American Tim Tetrick emphatically took the 2/5 favourite past Wishing Stone and into the lead off the final turn. Then last year's Hambletonian and Canadian Trotting Classic winner cruised to a 2 1/2-length victory at Mohawk Racetrack to remain unbeaten in 2013.
"My horse was game," Tetrick said. "He just trotted right up to the leader and then went right on by and continued to trot all the way to the wire.
"It was really good."
Market Share earned his 18th career win and improved to 3-0 this year. But the four-year-old son of Revenue S was faster last weekend when he posted a qualifying effort of 1:50.3 at the Meadowlands, beating Maple Leaf Trot rivals Uncle Peter (second), Wishing Stone (third) and Guccio (fourth).
But winning trainer Linda Toscano admitted she was anxious heading into the race.
"I was really concerned because of the crazy heat that we've had so it was about keeping him hydrated and make sure he didn't get too stressed out on the trip," she said. "He was real good after the qualifier last weekend, I was hoping he was going to hold his form at least through this race.''
Toscano was also worried about Market Share going up against a quality field with so few races under his belt.
"You worry because all these horses have raced tight and it was really a great group of horses," she said. "I did what I could to keep him tight.
"I was hoping to get a start or two earlier this month with him but it didn't work out so he lived up to what I hoped.''
Defending champion Mister Herbie, the 5-1 co-second choice, was the runner-up in the eight-horse field. Uncle Peter, the other 5-1 pick, took third ahead of Wishing Stone. Market Share won the race from the eight hole, the same spot Mister Herbie started from last year when he crossed the finish line in 1:50.4.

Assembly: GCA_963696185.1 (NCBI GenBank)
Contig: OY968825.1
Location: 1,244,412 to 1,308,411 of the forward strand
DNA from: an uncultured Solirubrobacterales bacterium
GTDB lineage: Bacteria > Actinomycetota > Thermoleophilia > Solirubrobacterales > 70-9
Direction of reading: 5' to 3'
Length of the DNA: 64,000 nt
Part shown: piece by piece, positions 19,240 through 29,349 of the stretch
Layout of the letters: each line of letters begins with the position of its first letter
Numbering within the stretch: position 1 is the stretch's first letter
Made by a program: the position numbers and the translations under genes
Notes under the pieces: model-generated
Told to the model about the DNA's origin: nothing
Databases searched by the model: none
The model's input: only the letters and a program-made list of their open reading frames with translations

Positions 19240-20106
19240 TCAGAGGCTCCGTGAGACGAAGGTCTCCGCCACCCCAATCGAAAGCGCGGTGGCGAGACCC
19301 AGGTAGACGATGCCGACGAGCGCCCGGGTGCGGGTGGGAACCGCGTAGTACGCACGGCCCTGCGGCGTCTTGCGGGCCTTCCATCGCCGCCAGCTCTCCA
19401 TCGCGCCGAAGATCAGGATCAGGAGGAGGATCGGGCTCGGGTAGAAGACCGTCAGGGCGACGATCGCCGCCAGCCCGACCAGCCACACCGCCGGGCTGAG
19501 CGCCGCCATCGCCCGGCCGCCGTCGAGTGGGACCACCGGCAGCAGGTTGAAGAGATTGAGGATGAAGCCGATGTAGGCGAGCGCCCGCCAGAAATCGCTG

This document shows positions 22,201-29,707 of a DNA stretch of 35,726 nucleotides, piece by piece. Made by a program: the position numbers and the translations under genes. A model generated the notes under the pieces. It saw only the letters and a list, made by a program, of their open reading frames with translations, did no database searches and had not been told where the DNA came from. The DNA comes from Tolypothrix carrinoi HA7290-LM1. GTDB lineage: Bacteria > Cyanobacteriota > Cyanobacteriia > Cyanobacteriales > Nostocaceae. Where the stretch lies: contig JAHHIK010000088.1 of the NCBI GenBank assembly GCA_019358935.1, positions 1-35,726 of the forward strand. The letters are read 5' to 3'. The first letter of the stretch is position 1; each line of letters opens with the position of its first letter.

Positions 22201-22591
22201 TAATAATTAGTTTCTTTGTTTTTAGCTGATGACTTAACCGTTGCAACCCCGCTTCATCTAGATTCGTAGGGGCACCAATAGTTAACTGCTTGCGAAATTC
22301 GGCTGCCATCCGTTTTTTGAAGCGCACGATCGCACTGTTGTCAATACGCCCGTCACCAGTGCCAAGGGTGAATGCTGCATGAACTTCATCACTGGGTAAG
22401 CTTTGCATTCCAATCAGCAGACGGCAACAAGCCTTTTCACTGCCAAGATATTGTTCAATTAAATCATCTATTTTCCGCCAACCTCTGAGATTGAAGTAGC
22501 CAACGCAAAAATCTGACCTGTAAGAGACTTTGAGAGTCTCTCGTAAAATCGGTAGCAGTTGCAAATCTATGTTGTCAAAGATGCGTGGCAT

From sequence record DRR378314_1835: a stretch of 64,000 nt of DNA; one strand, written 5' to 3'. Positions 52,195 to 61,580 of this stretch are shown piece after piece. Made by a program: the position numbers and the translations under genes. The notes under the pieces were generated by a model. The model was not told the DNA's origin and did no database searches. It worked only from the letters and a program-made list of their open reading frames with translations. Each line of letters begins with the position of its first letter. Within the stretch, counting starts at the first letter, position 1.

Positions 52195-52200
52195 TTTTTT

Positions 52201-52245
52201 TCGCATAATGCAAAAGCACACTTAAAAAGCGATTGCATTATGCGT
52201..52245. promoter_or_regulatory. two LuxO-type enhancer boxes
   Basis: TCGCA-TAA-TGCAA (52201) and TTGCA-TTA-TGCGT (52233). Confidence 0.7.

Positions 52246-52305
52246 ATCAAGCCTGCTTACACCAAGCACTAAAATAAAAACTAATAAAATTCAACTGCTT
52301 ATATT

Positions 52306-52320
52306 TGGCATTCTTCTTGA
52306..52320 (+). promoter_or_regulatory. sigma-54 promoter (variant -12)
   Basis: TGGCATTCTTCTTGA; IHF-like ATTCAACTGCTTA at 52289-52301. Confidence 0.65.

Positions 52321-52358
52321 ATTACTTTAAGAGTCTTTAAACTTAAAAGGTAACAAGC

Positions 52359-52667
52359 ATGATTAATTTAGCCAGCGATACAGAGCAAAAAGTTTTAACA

Tetrick admitted he didn't really have a set gameplan for Saturday's race, given his outside starting position.
"I was playing it by ear," he said. "In those big races you can't have too many plans.
"You just got to play it and see what happens and hope other people make mistakes and capitalize on them.''
Driver Jody Jamieson, of Moffat, Ont., was happy with Mister Herbie's effort, given the horse has been limited to just four starts this season due to a hoof issue.
"He was as ready as he could be with his health issues but no excuses," Jamieson said. "Market Share has been awesome all year and continues to be."
American-owned Market Share has 18 wins, five second- and three third-place finishes in 28 career starts and Saturday's victory boosted his lifetime earnings over $2.3 million. Not a bad return on a $16,000 yearling purchase.
"He's such an incredible overachiever," Toscano said. "If anyone had ever told me that this was this kind of horse early last year I would've said they were nuts.
"But he's really had it figured out and he's absolutely proved that he's one of the best right now.''
Market Share paid $2.80, $2.10 and $2.10 while Mister Herbie returned $3.70 and $2.70, Uncle Peter paid $2.70.
The 2013 season continues to be one to remember for Tetrick, having also driven Captaintreacherous to victory in both the $1-million Pepsi North America Cup at Mohawk as well as the US$635,750 Meadowlands Pace.
Tetrick also found the winner's circle in the $323,500 Roses Are Red Stakes for aged female pacers. He drove 8/5 favourite Anndrovette to a stunning title defence, passing Drop The Ball, the 5/2 third choice, on the outside in deep stretch to finish in 1:48.0, a stakes, track and Canadian record time.
Tetrick had nothing but praise for Drop The Ball and driver Doug McNair.
"Doug's mare, when he starts her up, she can go really fast," Tetrick said. "My mare did all she could do to get by her.
"She (Anndrovette) is versatile and has no memory. I can beat her up and the next week she comes back and it's like I never even raced her. She's fresh all the time."
Rocklamation, the 2/1 second pick, was third.
McNair took Drop The Ball out fast right from the start, sitting third through a quarter mile before surging into the lead by the half-mile mark. But McNair said he had to be aggressive because he knew Anndrovette would always be there.
"I don't think she could have paced any better," McNair said of his horse. "She got beat by an iron tough mare."
Anndrovette paid $5.20, $3.60 and $2.30 while Drop The Ball paid $4 and $2.60. Rocklamation paid $2.30.